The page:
Archive for the ‘georgia’ Tag

2013: The Year of the Snake   Leave a comment

year-of-the-snake

RADA conducts due diligence and business intelligence investigations in Russia, Ukraine, Belarus, Poland, Romania, Moldova, Latvia, Lithuania, Estonia, Armenia, Azerbaijan, Georgia, Kazakhstan, Kyrgyzstan, Tajikistan, Turkmenistan, and Uzbekistan.

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Georgian TV “Simulation” Creates “War of the Worlds” Panic in the Caucasus   Leave a comment

MARCH 14, 2010: A television station in Georgia triggered a panic when it broadcast a mock half-hour report about a Russian invasion of the country.

Emotions are still raw in many parts of Georgia after Russian tanks, troops and armored vehicles advanced into the former Soviet Republic in August 2008.

That invasion was triggered after Georgian troops attacked pro-Russian separatists in the breakaway republic of South Ossetia. In the fighting that ensued, each side offered conflicting figures on how many people died.

On the evening of March 13, 2010, pro-government Imedi TV in Georgia broadcast what it called a “simulation” of what a fresh invasion would look like. The broadcast ended with a note that the events in it were not real.

The show did not run any on-screen notes during the half-hour broadcast to alert viewers that what they were watching was not real.

Viewers were alarmed.

The show used archived sound bites from Russian President Dmitry Medvedev and Prime Minister Vladimir Putin, as well as footage of Georgians fleeing the 2008 conflict.

Throughout the show, the anchor provided “updates” that Russian forces had bombed the airport in the Georgian capital, Tbilisi, and a military base in the country.

It reported that four Georgians had been killed and six wounded near South Ossetia.

About two hours later, the station began scrolling a text, apologizing for spreading panic among viewers.

Manana Manjgaladze, the spokeswoman for Georgian President Mikheil Saakashvili, also made an unexpected live appearance at Imedi’s studio to apologize to viewers for the false alarm.

Patriarch Ilia II, the leader of the Georgian Orthodox Church, condemned the fake report.

“This kind of experiment is a crime to our people and to humanity,” he said in a sermon before thousands of worshippers at Sunday Mass in Tbilisi’s Holy Trinity Cathedral.

South Ossetia: One Year Anniversary   Leave a comment

ossetian_flag04.August.2009

Russian troops in South Ossetia have been put on increased combat readiness amid rising tensions on the de facto border with Georgia, officials said today.

Andrey Nesterenko, the spokesman for Russia’s Foreign Ministry, said the move was meant to prevent more violence.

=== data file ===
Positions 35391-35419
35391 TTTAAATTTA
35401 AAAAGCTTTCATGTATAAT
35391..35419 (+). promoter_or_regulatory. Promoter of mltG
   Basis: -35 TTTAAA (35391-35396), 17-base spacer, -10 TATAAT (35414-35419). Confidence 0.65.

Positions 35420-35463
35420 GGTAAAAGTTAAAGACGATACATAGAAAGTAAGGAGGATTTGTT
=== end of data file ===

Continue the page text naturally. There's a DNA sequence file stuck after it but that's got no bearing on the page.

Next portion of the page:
The situation near South Ossetia has become increasingly tense as the first anniversary of the Russian-Georgian war approaches Friday.

U.S. President Barack Obama and Russian President Dmitry Medvedev discussed the “lessons of last year’s Georgian crisis” in a telephone conversation late Tuesday, the Kremlin said in a statement. There was no elaboration.

After the war, Russia recognized South Ossetia and Abkhazia, another separatist region in Georgia, as independent nations and permanently deployed thousands of troops there.

Russia Withdraws From NATO Meeting, Others Follow   Leave a comment

lavrov1Russian Foreign Minister Sergey Lavrov has withdrawn NATO-Russia Council meeting planned for Brussels this month to protest the alliance’s upcoming military exercises in Georgia and the expulsion of two Russian diplomats from its headquarters.

Lavrov’s decision to withdraw from the May 19 meeting was based on concerns about the exercises that start Wednesday and over the expulsions last week, which were in apparent retaliation for a spy case dating back to February.

Russia is frustrated by what it sees as Western meddling in its traditional sphere of influence and opposes Georgia’s efforts to join NATO. NATO maintains the war games in Georgia, which fought a short war with Russia last August, are not directed at Russia.

The NATO exercises, which continue through June 1, were initially to include about 1,300 personnel from 19 NATO and partner nations.

Some former Soviet republics have decided not to participate.

Among the countries to back out was Armenia, which is dependent on Russia for its economic survival. Four other former Soviet republics — Estonia, Latvia, Kazakhstan and Moldova — and Serbia have also pulled out.

Russian: Maybe Difficult, Definitely Useful!   Leave a comment

russian_01Russian is the official language of the Russian Federation. In addition, it also one of the official languages of Belarus, Kazakhstan, and Kyrgyzstan. It is also spoken widely in Ukraine, and to varying extents in many of the former Soviet republics, particularly Moldova, Azerbaijan, Tajikistan, and Turkmenistan.

Russian has the reputation of being a “difficult” language. What this really means is that it is quite different from English in many ways, some quite significant. A good knowledge of Russian will help in learning any other Slavic language, such as Czech or Polish, and the similarlties between the Slavic languages can make it possible to at least read certain things. Anyone knowing Russian, for example, will have no problem at all in knowing that the Czech sign “VYCHOD” is the exit!

A knowledge of Russian is essnential for conducting due diligence. The Moscow Metro has very nice signage, but it is all in Russian! Even though many professionals speak some English, most business and socializing is conducted in Russian, and this goes well beyond Moscow, into the majority of the former Soviet Republics.

Due Diligence and Business Intelligence   Leave a comment

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